Chinese-American academic loses appeal against Singapore expulsion
Huang Jing is accused of being an ‘agent of influence’ and will have to leave the city state with his wife ‘within a stipulated grace period’
A prominent Chinese-born academic has lost an appeal against Singapore’s decision to expel him for allegedly being an “agent of influence” for a foreign government, the interior ministry said on Wednesday.
Huang Jing – a US citizen who worked at leading postgraduate school the Lee Kuan Yew School of Public Policy – and his wife were stripped of their Singapore permanent residency status on August 4.
Authorities accused him of working as “an agent of influence of a foreign country”, and trying to use his prominent position to influence Singapore’s foreign policy.
His wife was accused of being aware of his activities.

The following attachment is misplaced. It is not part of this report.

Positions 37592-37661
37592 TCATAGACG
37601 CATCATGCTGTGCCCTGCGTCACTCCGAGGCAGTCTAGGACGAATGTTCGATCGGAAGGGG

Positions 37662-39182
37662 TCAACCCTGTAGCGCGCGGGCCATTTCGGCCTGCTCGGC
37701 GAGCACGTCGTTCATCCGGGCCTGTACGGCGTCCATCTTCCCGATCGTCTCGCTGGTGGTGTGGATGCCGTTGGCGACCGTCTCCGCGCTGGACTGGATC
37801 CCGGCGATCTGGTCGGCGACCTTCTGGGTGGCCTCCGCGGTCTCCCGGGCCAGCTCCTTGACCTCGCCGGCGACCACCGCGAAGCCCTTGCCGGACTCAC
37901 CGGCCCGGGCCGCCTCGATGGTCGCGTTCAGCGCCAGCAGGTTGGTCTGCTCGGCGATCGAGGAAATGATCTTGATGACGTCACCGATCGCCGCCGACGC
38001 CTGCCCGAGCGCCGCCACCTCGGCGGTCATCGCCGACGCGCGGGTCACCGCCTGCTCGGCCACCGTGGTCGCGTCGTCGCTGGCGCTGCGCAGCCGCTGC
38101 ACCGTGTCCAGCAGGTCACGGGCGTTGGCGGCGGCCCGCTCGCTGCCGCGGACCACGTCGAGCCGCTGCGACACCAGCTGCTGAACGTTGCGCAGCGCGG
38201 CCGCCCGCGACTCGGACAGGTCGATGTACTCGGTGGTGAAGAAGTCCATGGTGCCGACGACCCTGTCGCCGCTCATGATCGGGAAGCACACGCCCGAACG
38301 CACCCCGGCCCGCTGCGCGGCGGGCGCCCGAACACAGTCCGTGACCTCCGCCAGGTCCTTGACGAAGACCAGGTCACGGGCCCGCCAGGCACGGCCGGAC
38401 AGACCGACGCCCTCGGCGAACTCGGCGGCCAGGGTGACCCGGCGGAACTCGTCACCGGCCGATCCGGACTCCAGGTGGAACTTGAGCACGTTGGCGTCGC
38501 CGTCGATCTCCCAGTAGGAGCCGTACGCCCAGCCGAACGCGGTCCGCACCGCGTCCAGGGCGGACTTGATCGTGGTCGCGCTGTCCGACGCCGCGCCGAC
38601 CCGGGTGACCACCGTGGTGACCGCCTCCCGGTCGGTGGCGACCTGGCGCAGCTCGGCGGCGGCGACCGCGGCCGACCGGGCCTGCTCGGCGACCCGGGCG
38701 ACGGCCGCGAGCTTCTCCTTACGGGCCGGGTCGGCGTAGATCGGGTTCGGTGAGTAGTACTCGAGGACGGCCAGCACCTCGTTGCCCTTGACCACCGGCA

They did not say which government he was accused of working for but the scholar has written extensively on China and regularly contributed to state-run media.
Huang and his wife appealed the government’s move but the Ministry of Home Affairs said on Wednesday it had rejected their challenge.
Huang told the South China Morning Post he was not surprised that the appeal was rejected.
“I will go back to North Virginia for a rest before planning the next step,” he said.
The pair “will have to leave Singapore within a stipulated grace period”, a ministry statement said, adding both will be permanently banned from coming back to the city state.
It did not say how long the grace period was.
After news broke of the Singapore government’s decision to revoke his permanent residency status, Huang told the Post the allegations against him were “nonsense”.
Huang’s case comes at a time Singapore and China’s historically warm ties are being tested.
There were tensions earlier this year when Hong Kong seized nine Singapore armoured troop carriers as they returned to the city state after conducting military exercises in Taiwan.
Additional reporting by Kristin Huang